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Love All the People (New Edition) Kindle Edition

57 customer reviews

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Length: 420 pages Word Wise: Enabled Enhanced Typesetting: Enabled

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Product Description


You see him, and can almost still hear him coming off the page. (Penthouse)

Reading this book from cover to cover is an incredibly moving experience . . . the real joy in this book is watching Hick's material evolve. (Independent on Sunday)

Book Description

'An incredibly moving experience ... Hicks's summation of life gains greater spirituality as he goes on.' Scarlett Thomas, Independent on Sunday

Product details

  • Format: Kindle Edition
  • File Size: 1268 KB
  • Print Length: 420 pages
  • Publisher: Robinson; New edition edition (1 Jun. 2009)
  • Sold by: Amazon Media EU S.à r.l.
  • Language: English
  • ASIN: B002S0KBI6
  • Text-to-Speech: Enabled
  • X-Ray:
  • Word Wise: Enabled
  • Enhanced Typesetting: Enabled
  • Average Customer Review: 4.3 out of 5 stars  See all reviews (57 customer reviews)
  • Amazon Bestsellers Rank: #169,722 Paid in Kindle Store (See Top 100 Paid in Kindle Store)
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Customer Reviews

4.3 out of 5 stars

Most Helpful Customer Reviews

31 of 31 people found the following review helpful By Guardian of the Scales on 1 Jan. 2010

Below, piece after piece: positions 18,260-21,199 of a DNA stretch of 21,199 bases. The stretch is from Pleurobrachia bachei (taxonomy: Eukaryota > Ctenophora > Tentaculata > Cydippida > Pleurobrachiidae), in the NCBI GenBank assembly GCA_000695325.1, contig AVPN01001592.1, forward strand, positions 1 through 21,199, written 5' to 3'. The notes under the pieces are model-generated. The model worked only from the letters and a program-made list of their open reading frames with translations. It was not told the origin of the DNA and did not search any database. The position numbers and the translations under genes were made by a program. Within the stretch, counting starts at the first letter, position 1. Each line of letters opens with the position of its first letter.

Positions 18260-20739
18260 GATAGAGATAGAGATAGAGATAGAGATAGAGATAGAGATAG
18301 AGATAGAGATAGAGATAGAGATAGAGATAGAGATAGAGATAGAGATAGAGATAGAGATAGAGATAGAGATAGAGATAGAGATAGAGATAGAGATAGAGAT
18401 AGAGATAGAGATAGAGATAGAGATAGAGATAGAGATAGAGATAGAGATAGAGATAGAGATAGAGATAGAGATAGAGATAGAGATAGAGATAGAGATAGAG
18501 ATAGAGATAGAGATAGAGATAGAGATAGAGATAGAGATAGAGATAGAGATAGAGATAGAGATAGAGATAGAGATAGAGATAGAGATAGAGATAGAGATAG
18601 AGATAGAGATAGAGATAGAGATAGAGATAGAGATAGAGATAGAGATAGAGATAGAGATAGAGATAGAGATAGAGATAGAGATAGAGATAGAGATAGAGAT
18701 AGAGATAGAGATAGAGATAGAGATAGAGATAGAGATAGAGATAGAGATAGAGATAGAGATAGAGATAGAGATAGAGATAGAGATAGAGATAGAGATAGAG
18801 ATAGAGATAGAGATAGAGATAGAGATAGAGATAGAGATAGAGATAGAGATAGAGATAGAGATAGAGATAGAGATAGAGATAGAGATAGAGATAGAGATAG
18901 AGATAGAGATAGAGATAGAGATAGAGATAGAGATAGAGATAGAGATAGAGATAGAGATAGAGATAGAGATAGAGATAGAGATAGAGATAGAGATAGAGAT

Format: Paperback
I was given this volume of writings and transcriptions of Bill Hicks by someone who was under the mistaken impression that I was a fan of Hicks. So I read it, and found it of greater interest than I had anticipated.

One thing that struck me was that comedy was really only a secondary feature of Hicks' work. Primarily, he was a social critic and something of a philosopher. He was a relentless critic of politicians, the media and of hypocrisy in all its guises. He had a complete, and possibly naïve, faith in the essential goodness of humankind, blaming capitalism for the problems in American society. He also talked about God a lot, and referred often to the teachings of Jesus, often to point out the ways in which organized Christianity deviated from the teachings of their prophet. He saw his own task as being to force his audience to hear their own inner voice of reason, beneath the incessant hum of the agenda-driven and fear-mongering mass media. Another central theme for Hicks was drugs: he wanted them legalized, on the grounds that alcohol causes more destruction than any illegal substance. Hicks' politics did not help him win mainstream media coverage in the USA, and his fame in his own lifetime was greater in Britain.